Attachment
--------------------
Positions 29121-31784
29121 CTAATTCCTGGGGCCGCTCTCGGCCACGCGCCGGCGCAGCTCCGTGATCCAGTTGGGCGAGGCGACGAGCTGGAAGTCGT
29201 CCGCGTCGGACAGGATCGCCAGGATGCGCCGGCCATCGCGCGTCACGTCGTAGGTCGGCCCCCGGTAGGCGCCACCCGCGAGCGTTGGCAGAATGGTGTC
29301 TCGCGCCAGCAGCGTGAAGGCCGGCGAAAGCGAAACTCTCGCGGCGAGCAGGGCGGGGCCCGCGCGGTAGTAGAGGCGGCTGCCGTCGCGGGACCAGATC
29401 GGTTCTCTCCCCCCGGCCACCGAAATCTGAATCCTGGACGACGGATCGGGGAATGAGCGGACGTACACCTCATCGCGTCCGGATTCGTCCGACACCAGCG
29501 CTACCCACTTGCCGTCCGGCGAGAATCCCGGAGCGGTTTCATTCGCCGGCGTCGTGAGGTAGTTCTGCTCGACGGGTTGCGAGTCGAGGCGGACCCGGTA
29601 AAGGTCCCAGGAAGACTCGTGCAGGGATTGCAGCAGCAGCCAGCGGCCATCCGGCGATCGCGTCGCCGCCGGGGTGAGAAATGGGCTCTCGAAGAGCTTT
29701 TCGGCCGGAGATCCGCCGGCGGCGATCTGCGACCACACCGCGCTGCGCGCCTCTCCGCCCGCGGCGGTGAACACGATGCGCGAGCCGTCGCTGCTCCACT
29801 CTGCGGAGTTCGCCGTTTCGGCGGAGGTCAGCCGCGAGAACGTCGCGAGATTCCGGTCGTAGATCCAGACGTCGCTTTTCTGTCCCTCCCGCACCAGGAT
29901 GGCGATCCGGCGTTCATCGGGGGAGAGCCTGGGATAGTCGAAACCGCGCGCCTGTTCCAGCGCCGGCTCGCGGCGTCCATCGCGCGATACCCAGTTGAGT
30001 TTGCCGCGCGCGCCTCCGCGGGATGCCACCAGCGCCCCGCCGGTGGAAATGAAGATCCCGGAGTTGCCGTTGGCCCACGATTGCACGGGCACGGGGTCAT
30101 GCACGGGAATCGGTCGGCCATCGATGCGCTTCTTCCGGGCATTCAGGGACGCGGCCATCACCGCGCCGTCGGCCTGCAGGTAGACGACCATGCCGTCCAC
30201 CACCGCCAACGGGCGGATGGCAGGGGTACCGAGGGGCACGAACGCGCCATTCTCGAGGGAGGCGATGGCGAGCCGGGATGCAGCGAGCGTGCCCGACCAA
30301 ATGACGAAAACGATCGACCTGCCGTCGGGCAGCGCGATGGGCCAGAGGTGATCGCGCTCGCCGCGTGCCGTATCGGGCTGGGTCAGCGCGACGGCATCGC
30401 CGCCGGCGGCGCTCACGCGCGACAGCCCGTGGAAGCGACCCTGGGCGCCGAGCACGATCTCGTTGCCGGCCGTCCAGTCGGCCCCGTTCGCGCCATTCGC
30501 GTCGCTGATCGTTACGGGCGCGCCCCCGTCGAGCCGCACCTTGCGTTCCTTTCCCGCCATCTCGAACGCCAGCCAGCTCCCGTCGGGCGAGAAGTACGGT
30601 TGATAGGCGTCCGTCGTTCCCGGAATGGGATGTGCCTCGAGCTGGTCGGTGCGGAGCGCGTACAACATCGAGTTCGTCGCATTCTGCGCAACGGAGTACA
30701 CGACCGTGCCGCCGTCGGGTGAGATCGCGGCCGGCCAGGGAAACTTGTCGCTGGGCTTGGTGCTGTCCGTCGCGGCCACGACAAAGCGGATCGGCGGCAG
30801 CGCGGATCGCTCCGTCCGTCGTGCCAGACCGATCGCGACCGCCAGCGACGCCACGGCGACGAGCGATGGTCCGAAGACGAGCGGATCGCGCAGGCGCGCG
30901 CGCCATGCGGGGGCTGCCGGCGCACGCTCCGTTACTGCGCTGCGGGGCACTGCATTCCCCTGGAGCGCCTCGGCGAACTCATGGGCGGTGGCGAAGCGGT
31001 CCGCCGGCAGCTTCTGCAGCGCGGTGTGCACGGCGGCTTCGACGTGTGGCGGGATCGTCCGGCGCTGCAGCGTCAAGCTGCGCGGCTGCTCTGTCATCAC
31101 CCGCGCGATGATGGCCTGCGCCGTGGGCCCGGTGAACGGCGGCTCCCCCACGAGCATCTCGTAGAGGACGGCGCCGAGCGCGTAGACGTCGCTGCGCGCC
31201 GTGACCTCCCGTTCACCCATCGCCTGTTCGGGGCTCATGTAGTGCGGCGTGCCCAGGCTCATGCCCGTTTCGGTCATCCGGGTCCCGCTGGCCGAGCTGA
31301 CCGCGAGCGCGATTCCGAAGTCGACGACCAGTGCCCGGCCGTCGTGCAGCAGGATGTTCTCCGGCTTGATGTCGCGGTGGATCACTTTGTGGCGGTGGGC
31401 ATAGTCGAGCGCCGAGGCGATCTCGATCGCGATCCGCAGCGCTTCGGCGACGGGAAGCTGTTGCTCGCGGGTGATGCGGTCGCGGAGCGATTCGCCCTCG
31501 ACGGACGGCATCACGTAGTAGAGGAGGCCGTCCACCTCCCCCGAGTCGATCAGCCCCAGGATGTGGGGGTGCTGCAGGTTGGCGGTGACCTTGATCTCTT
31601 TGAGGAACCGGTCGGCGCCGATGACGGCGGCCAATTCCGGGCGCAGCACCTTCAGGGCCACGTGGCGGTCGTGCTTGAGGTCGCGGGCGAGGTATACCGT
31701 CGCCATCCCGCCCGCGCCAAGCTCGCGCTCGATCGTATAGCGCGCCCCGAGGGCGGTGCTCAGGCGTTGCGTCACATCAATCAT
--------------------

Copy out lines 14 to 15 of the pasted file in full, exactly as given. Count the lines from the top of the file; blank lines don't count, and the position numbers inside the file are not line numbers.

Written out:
30301 ATGACGAAAACGATCGACCTGCCGTCGGGCAGCGCGATGGGCCAGAGGTGATCGCGCTCGCCGCGTGCCGTATCGGGCTGGGTCAGCGCGACGGCATCGC
30401 CGCCGGCGGCGCTCACGCGCGACAGCCCGTGGAAGCGACCCTGGGCGCCGAGCACGATCTCGTTGCCGGCCGTCCAGTCGGCCCCGTTCGCGCCATTCGC